Drain the pasta and serve it up with the sauce on top (or mix in together in the pan..) and a good twist of black pepper.

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Chicken Milanese and Spaghetti Pomodoro

Chicken Milanese with Spaghetti Pomodoro

And so the end of the UK financial year approaches and as is typical of this time of year, government organisations are busy spending what’s left of their budget before some bright spark takes any unspent amounts off them for the next. Kind of reminds me of the way, before Euros, holiday makers would frantically try and spend their drachma, before boarding the plane home (unless you were a Greek holiday maker of course). Always baffles me that one. No, not baffles, annoys. It means a huge slug of work descends upon me for two unfeasibly busy months of the year whilst we work to this magic ‘must be invoiced by early April’ deadline.

Don’t get me wrong, I should be grateful in these tough times, but it has meant working a lot of late nights and weekends. In turn, cooking takes a back seat and takeaways and restaurants move up front.

Whilst still busy, I’m trying to ease back into the old routine and thought I’d post a Frankly household favourite of Chicken Milanese, or less romantically, breaded chicken. It meant I also got to show off my oblong plates, bought for me by Helen a little while back 😉

For this I had some nice free-range chicken fillets which are simply bashed flat and breaded in the usual production line of seasoned flour, egg and breadcrumbs. I used some panko breadcrumbs here which I know aren’t traditionally Italian of course, but are nevertheless great for this dish. For a bit more flavour I also added freshly grated parmesan to the crumbs for a salty kick.

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I made twice the amount of spaghetti I needed to take the rest into the office for lunch 😉

Seves 2:

  • Two chicken breasts at room temperature
  • Oil for shallow frying
  • 1 egg, beaten
  • 150g or 1/2 cup of flour, seasoned with salt, chilli flakes and pepper to taste
  • two large handfuls of panko breadcrumb (ordinary will do of course)
  • 1 small handful of grated parmesan
  • 150g spaghetti 
  • 2 tsp salt (for the pasta water)
  • 1 clove of garlic, finely slices
  • 1 tbsp olive oil
  • 7 large fresh tomatoes, quartered (or use tinned – 400g)
  • 1 good pinch sugar
  • Salt to taste
  • 1 tbsp quality extra virgin olive oil to finish

Start with the pasta sauce: Gently fry off the garlic in a medium pan for a minute and add the tomatoes. Bring to a simmer, so the juice start to com out

Using a blender, blitz the tomatoes to a smooth sauce and push through a fine sieve with a tablespoon back into a pan. Add the sugar and leave to simmer for a few more minutes. Turn off the heat and season to taste.

Boil the pasta. I won’t go into details here! Once the pasta goes into the boiling pan, though, start the chicken. It’s flat so won’t take long to cook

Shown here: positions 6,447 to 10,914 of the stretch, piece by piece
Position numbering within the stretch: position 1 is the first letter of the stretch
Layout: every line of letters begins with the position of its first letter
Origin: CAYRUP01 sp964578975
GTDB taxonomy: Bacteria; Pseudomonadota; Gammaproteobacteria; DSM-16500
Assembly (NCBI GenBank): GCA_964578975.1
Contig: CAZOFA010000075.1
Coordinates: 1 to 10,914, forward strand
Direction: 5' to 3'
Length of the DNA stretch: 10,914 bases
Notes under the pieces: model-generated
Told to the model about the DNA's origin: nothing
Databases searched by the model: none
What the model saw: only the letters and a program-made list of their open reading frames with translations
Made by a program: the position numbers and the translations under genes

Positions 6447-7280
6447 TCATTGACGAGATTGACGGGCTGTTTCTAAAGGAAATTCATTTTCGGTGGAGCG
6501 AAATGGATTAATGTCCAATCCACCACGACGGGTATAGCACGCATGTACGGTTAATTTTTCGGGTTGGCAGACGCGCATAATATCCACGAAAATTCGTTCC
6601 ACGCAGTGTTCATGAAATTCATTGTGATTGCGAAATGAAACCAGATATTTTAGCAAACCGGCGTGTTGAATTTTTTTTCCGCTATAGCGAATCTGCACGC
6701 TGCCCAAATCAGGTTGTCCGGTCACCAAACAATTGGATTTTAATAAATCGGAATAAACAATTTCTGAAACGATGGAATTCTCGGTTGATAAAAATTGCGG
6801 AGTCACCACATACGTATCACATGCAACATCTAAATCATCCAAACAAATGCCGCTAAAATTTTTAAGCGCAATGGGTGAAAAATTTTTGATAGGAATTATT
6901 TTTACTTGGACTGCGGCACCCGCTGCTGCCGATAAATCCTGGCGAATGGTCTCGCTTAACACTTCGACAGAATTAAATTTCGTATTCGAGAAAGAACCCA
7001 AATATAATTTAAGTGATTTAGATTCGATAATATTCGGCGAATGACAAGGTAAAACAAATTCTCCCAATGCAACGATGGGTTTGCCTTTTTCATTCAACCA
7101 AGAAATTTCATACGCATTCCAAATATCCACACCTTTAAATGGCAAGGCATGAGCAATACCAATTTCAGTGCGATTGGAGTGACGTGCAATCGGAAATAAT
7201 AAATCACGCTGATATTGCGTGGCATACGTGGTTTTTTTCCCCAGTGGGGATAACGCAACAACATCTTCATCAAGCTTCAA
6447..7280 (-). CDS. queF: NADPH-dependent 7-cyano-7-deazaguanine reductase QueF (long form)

Put a large pan on the heat and add enough oil to cover the bottom. Bash the fillets flat using a rolling pin and some cling film. Dust them in the flour then dip in the egg, ensuring you remove any excess. Lastly, cover in the breadcrumb, pressing down to coat them well.

Fry for 10  minutes until just done (or they’ll dry out) – I used a thermometer again.

Check the pasta!

Gently warm the sauce if needed and stir through the drained pasta. Bellissimo.

Chicken Milanese with Spaghetti Pomodoro

Still ridiculously busy so I thought I’d re-blog some old posts in the meantime! Feel I should have a test card up or something….

Food, Frankly

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No wait, come back!

Mutton is rarely used or available but is great in a slow cooked curry. I got it at the Wallington food festival from a company called Greenbrae, http://www.greenbrae.co.uk/. If you can’t get it, lamb or beef will work as a substitute.

Being a work night, I’ve taken a slight shortcut with the spices, using a shop bought madras powder instead of roasting & grinding my own.

The result was very rich so I added spinach to lighten it up. I served it with plain basmati (that’s all it needs).

2 Tbsp oil
300g of diced mutton
3 garlic cloves and 1 large chilli, finely chopped.
1 Tbsp finely chopped ginger
1 large onion, chopped
2 tbsp madras curry power
1 tsp turmeric
500ml chicken or beef stock
1 Tbsp tomato purée
1 tsp sugar (if needed)
4 handfuls of spinach
Handful Chopped coriander leaves

In a…

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Duck with Potato Puree and Quince Jelly Sauce

Duck with quince jelly and potato puree

And so, another weekend flies by and with it, Sunday afternoon. This part of the week was traditionally a bit of a departure lounge at the end of a holiday for me – waiting patiently for the return flight to Monday morning.

In the Frankly household of late though I’ve tried to fight off the dreariness as I attempt, and I use that word advisedly, something I have neither the time nor inclination to piece together in the week. I’m not sure this really fits that bill, but it was something new.